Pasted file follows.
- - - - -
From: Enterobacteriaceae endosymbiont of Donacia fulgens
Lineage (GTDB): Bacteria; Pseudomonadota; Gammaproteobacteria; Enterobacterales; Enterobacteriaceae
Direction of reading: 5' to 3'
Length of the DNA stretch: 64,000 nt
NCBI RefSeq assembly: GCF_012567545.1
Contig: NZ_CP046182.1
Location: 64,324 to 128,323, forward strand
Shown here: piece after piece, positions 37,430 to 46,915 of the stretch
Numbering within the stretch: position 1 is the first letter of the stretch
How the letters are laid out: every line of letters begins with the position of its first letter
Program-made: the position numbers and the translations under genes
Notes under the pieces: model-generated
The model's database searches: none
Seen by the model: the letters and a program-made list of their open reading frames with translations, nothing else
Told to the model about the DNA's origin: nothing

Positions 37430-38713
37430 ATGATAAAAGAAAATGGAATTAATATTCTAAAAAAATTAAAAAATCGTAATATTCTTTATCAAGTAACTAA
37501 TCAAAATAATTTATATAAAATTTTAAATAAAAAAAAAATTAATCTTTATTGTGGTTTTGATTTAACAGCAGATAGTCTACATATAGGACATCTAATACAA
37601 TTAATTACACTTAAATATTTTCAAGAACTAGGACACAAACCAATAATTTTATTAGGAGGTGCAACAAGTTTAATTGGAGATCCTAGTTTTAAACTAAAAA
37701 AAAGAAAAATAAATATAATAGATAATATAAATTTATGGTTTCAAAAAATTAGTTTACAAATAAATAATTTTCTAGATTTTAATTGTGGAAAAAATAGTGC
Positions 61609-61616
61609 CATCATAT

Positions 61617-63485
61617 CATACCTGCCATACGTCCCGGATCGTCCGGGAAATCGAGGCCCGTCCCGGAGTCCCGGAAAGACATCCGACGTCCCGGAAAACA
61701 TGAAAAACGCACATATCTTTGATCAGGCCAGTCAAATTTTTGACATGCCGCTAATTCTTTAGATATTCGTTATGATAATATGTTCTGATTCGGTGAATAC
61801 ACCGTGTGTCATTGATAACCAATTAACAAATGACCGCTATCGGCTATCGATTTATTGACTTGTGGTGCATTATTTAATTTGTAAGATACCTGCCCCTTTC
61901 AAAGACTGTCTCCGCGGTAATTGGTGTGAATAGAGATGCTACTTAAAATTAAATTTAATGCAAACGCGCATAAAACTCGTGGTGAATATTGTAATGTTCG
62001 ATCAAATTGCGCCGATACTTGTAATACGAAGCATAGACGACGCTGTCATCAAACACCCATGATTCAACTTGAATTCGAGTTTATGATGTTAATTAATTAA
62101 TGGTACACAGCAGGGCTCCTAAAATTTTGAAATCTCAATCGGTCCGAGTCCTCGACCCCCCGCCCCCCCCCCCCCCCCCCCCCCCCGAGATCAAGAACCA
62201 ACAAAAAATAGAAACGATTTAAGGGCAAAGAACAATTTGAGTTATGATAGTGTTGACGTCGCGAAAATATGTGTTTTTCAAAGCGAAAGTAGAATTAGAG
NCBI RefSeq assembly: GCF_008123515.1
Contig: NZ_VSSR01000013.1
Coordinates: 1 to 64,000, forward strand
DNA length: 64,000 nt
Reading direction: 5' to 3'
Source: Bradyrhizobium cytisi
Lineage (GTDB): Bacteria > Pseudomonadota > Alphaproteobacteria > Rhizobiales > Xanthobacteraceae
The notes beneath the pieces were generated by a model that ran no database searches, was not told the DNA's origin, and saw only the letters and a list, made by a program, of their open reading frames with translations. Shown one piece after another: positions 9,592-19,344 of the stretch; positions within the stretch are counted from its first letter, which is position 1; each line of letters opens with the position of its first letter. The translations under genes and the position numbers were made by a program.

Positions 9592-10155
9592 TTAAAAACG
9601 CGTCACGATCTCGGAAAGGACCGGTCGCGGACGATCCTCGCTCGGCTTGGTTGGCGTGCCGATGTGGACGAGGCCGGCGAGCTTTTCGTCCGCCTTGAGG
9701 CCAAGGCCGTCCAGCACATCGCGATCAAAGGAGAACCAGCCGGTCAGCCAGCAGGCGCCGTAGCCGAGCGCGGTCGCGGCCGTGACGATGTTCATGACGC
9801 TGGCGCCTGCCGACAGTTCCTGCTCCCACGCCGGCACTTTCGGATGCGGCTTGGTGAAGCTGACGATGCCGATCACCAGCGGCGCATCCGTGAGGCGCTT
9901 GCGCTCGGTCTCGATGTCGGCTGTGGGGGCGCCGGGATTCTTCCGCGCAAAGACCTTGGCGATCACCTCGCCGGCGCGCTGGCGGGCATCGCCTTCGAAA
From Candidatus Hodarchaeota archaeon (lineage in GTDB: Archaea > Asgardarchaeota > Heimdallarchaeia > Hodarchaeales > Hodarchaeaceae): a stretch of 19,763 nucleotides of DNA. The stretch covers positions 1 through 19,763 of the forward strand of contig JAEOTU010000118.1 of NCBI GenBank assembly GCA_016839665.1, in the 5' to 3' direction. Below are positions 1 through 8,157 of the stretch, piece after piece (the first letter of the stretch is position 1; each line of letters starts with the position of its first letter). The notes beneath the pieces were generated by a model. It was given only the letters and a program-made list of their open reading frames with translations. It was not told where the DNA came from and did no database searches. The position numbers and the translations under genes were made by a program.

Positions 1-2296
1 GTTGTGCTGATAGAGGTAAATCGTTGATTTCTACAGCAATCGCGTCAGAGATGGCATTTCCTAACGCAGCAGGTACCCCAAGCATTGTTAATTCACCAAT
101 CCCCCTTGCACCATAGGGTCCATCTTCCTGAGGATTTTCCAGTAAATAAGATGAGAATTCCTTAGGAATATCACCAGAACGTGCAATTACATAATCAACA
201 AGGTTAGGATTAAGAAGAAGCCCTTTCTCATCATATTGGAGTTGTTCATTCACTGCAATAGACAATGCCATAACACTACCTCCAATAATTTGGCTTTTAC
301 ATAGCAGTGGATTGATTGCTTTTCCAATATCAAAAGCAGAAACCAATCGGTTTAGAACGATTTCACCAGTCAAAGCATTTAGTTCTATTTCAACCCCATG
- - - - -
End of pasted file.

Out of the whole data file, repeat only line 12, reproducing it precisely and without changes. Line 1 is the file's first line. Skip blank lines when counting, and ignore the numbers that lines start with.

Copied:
Notes under the pieces: model-generated